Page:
On Jan. 20 I posted on this site an item called the “Beginning of a Platform” for the Rocky Flats Nuclear Guardianship project. Later that day I received from Mickey Harlow a statement she, Sam Dixion, Anne Fenerty and Hildegard Hix had put together responding to this draft “platform” statement. What they wrote had points about the kind of organization that is needed and how it could be developed, matters not dealt with in my draft. Then on Tuesday, Jan. 25, Kathleen Sullivan and Judith Mohling expressed very strongly that they didn’t think “platform” is the right word for what we’re doing. The outcome of that discussion was instead to use the phrase “work plan.” What follows is a first attempt to lay out a work plan that melds what Mickey sent with my earlier platform draft. Comments are invited.
PURPOSE OF NUCLEAR GUARDIANSHIP
Because the nuclear waste buried at Rocky Flats poses a danger that will last for thousands of years, the task of the Rocky Flats Nuclear Guardianship project is to keep this reality alive in the minds of future generation. As members of the nuclear age we are all implicated and responsible for the legacy that we will leave behind.
Activities to build and maintain the Guardianship organization
a. The Guardianship project will build on what has already happened at Rocky Flats.
b. Guardians will be expected to become aware of environmental conditions at the site. Materials and educational presentations will be developed and made available for this purpose, with particular emphasis on why and how plutonium remaining in the environment poses a long-term danger.
c. Guardians will ensure that members of the group participate in and provide input in all meetings, decisions and discussions related to the Rocky Flats National Wildlife Refuge.
d. Efforts will be made to recruit former workers, members of the scientific community, former and current government personnel (elected and otherwise), and the general public to become members of the Nuclear Guardianship program. Guardians will build this program from the ground up, recognizing that the more involvement we get the more influence we will have at the state, local and national level.
e. The organization will provide a monthly forum for exchange of information by email or in informal meetings. This exchange will enable members to provide letters, white papers or input on important issues related to stewardship of the site, and to ensure ongoing monitoring and protection of citizens, communities and the environment. We must be able to back up what we say with pertinent documentation.
f. A distinctive pin will be designed for members to wear to all events related to the site. Members can purchase the pin. It’s a way to distinguish those who regard themselves as Guardians.
Each item in the following list presents an avenue for possible action. The list is organized according to current priorities of urgency. As we move along, these priorities are subject to change.Individuals and groups may commit to working in specific areas. Of course, other items can be added to this list.
Items of greatest current urgency:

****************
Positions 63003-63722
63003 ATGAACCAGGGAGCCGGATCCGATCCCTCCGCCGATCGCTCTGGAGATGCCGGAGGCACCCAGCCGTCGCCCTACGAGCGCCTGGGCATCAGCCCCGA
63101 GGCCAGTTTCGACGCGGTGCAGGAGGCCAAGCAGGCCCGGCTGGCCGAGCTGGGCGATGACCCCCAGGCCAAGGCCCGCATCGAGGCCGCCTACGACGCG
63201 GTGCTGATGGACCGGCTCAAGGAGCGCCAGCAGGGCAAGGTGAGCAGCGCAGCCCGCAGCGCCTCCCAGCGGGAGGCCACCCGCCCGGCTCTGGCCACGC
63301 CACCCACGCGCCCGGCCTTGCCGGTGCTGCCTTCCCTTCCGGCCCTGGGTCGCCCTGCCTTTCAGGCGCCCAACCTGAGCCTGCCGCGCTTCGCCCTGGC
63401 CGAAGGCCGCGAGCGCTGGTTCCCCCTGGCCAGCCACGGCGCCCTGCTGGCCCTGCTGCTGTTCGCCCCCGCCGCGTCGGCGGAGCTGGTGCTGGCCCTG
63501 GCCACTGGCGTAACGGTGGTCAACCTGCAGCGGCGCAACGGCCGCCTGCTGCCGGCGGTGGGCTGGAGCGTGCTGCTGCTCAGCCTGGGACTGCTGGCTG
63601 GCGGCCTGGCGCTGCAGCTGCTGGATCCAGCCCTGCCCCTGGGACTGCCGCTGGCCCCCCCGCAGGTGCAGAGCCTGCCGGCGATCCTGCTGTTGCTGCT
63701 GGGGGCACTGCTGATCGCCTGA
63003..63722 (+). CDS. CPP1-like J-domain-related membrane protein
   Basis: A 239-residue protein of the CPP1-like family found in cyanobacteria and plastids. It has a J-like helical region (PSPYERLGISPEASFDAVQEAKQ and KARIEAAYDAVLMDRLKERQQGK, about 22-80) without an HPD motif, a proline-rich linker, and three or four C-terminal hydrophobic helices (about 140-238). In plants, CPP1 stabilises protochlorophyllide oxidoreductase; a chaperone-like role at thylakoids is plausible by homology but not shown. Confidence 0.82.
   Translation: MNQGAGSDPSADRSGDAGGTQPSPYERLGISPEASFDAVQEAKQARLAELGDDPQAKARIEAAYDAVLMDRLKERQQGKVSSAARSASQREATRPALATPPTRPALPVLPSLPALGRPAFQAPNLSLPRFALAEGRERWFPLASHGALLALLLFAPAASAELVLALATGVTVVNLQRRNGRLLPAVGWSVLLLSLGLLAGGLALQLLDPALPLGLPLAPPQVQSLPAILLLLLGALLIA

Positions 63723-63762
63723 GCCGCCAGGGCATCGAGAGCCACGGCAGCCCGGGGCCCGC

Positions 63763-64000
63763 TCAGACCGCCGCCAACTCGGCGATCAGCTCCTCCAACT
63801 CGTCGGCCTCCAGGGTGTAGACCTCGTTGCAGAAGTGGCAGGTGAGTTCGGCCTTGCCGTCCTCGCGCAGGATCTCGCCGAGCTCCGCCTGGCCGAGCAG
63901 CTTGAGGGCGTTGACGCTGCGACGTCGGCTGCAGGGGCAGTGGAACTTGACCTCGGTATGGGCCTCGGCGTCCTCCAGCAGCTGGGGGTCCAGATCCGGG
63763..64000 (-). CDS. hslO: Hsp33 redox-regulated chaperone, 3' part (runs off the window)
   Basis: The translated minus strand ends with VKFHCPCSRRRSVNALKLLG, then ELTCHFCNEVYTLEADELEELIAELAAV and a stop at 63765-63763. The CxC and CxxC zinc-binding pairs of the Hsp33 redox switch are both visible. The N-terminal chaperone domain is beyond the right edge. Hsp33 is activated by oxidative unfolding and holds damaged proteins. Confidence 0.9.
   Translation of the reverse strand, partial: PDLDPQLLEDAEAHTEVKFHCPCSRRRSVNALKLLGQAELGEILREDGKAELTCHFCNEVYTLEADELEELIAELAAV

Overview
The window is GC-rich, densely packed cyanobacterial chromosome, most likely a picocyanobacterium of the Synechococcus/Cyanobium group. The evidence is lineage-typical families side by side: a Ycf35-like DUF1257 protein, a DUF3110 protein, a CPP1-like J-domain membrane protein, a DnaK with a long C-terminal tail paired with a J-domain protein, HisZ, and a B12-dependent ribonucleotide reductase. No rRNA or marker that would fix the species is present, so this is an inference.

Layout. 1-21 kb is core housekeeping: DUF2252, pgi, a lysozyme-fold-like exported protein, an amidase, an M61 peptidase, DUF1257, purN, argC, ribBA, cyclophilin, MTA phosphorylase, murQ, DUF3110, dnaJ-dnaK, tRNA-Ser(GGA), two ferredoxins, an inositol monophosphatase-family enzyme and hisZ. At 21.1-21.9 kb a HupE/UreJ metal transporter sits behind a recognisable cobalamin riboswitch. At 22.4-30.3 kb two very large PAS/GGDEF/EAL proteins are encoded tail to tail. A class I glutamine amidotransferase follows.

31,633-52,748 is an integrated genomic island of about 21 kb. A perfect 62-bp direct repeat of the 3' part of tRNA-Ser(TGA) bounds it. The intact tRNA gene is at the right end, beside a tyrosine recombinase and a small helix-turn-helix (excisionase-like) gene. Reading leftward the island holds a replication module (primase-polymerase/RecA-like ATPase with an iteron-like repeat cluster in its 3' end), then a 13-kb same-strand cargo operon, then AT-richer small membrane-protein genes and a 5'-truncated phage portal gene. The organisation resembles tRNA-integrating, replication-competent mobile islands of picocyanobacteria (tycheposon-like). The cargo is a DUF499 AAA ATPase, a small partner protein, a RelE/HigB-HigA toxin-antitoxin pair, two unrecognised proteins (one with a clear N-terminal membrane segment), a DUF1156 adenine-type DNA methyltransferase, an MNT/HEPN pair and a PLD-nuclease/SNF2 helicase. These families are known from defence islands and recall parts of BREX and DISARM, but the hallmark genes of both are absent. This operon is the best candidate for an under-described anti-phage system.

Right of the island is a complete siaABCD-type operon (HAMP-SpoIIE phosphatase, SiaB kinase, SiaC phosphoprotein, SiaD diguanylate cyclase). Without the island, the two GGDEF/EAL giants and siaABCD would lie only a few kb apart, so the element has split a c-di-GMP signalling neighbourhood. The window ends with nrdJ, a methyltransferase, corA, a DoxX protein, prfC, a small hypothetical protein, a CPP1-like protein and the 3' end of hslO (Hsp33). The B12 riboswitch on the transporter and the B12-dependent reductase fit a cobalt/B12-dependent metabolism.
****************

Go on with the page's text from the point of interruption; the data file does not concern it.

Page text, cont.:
1. Get reversal of the decision to allow public recreation at the Rocky Flats site; the site instead should be managed as open space that is closed to the public.
• Send letters to Senator Mark Udall expressing wishes of his constituents that the Rocky Flats wildlife refuge remain closed to the public.
• Recruit and organize parents, teachers, youth and all who oppose public recreation at the Rocky Flats site.
2. Stop construction of the Jefferson Parkway (proposed toll highway) along the eastern predominantly downwind side of the Rocky Flats site (this can be done by working with Go the Betterway, or CINQ [Citizens Involved in the Northwest Quadrant], on line at http://www.gothebetterway.org ).
3. Stop DOE’s plan to breach the dams of holding ponds on the Rocky Flats site, because of the likelihood that contaminants would be released into downstream communities (DOE is currently holding “Adaptive Management Plan” (AMP) meetings on this topic; to receive notices, contact Bob Darr at Bob.Darr@lm.doe.gov).
4. Support former Rocky Flats workers’ efforts to receive compensation and medical care for ailments likely due to workplace exposures to toxins (a key contact is Terrie Barrie email@example.com).
Items of intermediate urgency:
5. Recognize that the so-called wildlife refuge is no refuge at all; search for a more accurate descriptor.
6. Establish on the site a permanent program of periodic sampling of respirable dust in surface soil and testing of each sample for plutonium or americium content.
7. End gravel mining on the site by securing government purchase of the mineral rights.
8. Release to the public the documents that were sealed in the Denver Federal Courthouse as part of the out-of-court settlement of the case brought against Rockwell after the 1989 FBI raid on the Rocky Flats plant to collect evidence of alleged environmental lawbreaking.
Items for longer-term work:
9. Establish a permanent program to research health effects of plutonium exposure on wildlife (a research project for local universities).
10. Develop educational materials/curricula for junior high, high school, and college on the science and history of Rocky Flats.
11. Revisit the cleanup.